James reviewed the handset in May but I wanted to add my own throughts because, at the end of the day, this is a phone which costs less than £350 SIM free. You can get it for less than that on Amazon and you can pay buttons per month if you get it on contract through the likes of iD Mobile, Talk Mobile or Carphone Warehouse.
The last Huawei device I looked at was the Ascend Y550 and, let me tell you, this is a world apart. Just getting the thing out of the box is a new experience.
Sure, it might not seem like much, but sliding the thing out of the packaging sideways showed that the company was thinking about even the little things.
First impressions? Slick. Build quality is properly good and it seems to weigh next-to-nothing when you put it next to similar metal handsets. Sure, there’s a whiff of iPhone here and there, especially around the edges, but it definitely has an individual style which looks and feels pretty amazing. The metal finish keeps it cool too.
Initial power-on unveiled a couple of foibles. Firstly, my EE SIM card was recognised as Virgin. Despite my efforts the MVNO, which runs on the EE backbone, seemed to be displayed as my carrier. I found a setting which stopped my network name being shown on the main screen, but it still appeared on the lock screen and there wasn’t a great deal I could do about it.
Another problem, which was part of the app, power and resource management on the Huawei P8, was the fact that my Strava app kept crashing. I lost an entire bike ride because the app shut down, and later found out that the Huawei management suite had just stopped it because it simply didn’t like it running in the background. I had to hop in and explicitly allow it to run in the background, which fixed it, but – unless the management software allows it by default – you’ll either see a message popping up telling you that the app is consuming lots of power / data / CPU or it’ll just close it down itself.
Not a massive problem, I must say, and I was prepared to accept this as it was due to a phone actually trying to preserve battery life, data usage and CPU resources. That can only be a good thing in my book. At the end of the day, however, I didn’t find that it really boosted the battery life a great deal – perhaps a couple of additional hours towards the end of the day but nothing overly substantial.
Another feature of this P8 is something called “Signal+”. It’s said to smoothly transition you between network masts quickly – especially when on a train or another fast-moving vehicle. It also gets signals from all directions to “improve reception”. For me, although I didn’t notice a massive reception improvement, I did definitely see it switching around quickly and easily. This wasn’t always good though, and where a “normal” phone would perhaps hold a 4G signal all the way down to 1 bar, this would instead switch away to a 2 or 3-bar 3G signal and, during one shopping trip, between 3G, EDGE, 4G, 3G, EDGE and back to 3G again – all in the space of 5 metres.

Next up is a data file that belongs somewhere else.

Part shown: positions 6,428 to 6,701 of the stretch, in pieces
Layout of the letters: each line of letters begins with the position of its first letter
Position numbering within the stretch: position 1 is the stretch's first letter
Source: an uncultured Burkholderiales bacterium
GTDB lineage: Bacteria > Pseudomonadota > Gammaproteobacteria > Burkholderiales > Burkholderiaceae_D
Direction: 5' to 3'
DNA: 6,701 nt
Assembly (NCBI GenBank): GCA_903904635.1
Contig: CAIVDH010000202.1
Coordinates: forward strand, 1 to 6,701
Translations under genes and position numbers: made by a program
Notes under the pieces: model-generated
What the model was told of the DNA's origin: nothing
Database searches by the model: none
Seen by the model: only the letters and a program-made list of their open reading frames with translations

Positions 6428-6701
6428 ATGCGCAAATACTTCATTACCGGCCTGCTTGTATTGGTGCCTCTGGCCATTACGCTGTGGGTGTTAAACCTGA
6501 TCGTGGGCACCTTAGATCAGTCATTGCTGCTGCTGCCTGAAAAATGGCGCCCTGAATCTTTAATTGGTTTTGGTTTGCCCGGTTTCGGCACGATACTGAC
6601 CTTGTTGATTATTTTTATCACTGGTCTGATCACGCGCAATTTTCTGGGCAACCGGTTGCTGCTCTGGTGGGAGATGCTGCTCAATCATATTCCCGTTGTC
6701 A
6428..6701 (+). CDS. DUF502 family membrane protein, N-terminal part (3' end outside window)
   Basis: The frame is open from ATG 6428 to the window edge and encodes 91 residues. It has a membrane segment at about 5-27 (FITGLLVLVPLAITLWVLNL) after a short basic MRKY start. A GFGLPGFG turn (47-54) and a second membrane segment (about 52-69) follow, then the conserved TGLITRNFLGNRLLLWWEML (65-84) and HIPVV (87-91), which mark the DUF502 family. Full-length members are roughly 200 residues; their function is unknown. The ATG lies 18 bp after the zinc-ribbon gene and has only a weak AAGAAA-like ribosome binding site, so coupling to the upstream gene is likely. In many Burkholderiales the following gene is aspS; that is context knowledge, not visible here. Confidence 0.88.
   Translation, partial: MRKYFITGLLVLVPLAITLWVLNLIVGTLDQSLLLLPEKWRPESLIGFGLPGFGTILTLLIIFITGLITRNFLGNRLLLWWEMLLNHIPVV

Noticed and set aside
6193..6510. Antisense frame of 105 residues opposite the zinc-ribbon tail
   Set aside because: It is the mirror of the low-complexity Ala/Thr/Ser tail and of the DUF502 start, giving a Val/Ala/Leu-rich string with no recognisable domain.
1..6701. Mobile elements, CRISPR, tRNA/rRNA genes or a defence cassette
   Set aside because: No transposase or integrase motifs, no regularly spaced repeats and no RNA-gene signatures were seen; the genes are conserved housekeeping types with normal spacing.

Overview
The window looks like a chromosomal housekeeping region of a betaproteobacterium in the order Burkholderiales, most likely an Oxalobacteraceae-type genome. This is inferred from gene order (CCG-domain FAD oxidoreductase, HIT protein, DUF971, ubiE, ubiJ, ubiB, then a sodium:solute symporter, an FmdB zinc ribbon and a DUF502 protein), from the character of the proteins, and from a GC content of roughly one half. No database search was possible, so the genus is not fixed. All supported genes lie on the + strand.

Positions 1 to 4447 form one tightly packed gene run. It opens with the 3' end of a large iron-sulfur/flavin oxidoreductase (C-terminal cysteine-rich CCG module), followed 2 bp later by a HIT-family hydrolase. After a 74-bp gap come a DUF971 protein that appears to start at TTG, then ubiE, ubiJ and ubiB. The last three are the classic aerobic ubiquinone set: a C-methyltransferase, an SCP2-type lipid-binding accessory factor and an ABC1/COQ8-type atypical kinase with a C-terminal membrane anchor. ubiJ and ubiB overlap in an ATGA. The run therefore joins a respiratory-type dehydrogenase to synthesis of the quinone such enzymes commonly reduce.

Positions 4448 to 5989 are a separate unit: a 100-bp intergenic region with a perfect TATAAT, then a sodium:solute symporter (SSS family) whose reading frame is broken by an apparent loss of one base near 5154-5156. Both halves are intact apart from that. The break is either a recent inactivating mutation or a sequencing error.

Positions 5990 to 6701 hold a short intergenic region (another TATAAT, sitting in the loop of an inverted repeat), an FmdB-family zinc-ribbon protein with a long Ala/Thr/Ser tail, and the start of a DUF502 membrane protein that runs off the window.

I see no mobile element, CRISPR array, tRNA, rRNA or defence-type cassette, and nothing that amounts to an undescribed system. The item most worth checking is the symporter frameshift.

The P8 has a 5.2″ 1080p display which looks great. I did find one-handed operation a tad tricky due to the gap between the bottom of the handset and the display itself, however this is helped by a “mini screen” function which reduces the size of the display area so you can use it one handed. My reaction to this (when I accidentally found it) was, “Hmmm.. that’s pretty cool”.
The octa-core Kirin 64-bit CPU and 3GB RAM hums along nicely and – although there’s “only” 16GB of on-board storage – you’ll find that it isn’t too clogged up with junk. Oh, and you can put a microSD card in too.
The camera, which sits in a white glass area, is a 13 megapixel Sony camera which is produces some very nice shots indeed. There’s a raft of picture options including one of the best panorama modes I’ve ever seen.
Here’s a few examples of the shots I took..
The whole EMUI (the Huawei GUI sitting on top of Android) is definitely something you’re going to have to decide on. There’s no app drawer here, and everything sits on the top few screens. Little extras like the fact that you can have rotating lock-screen images or a backdrop which alters every time you shake the phone. In the settings you can get lost in a vast array of additional features. There’s a scheduled do not disturb mode, a gloves mode, smart screenshot, tap & pay, a “standard and simple” home screen option and a themed GUI which you can switch around easily to match your style.
If you’re producing a smartphone it’s sometimes difficult to be different if you’re choosing Android as an OS. Here the EMUI GUI can perhaps be a “love it or hate it” thing, but at least this is different and new. At least there’s some thought behind the way that Android runs and the apps, memory and battery those apps consume. How any of us, after a few months or a year, have flattened our Android phones just to keep them fresh? Those apps can kill the performance of your handset, even with 8 cores.
The build quality, for a handset which costs around £340-£350, pretty much matches the HTC One M9 – that’s a device costing £579. To me it didn’t feel like a huge compromise compared to something like the HTC One M9 either. The screen is bright and crisp, the camera is great, those two speakers at the bottom are very clear and a little bassy too. It’s a great package.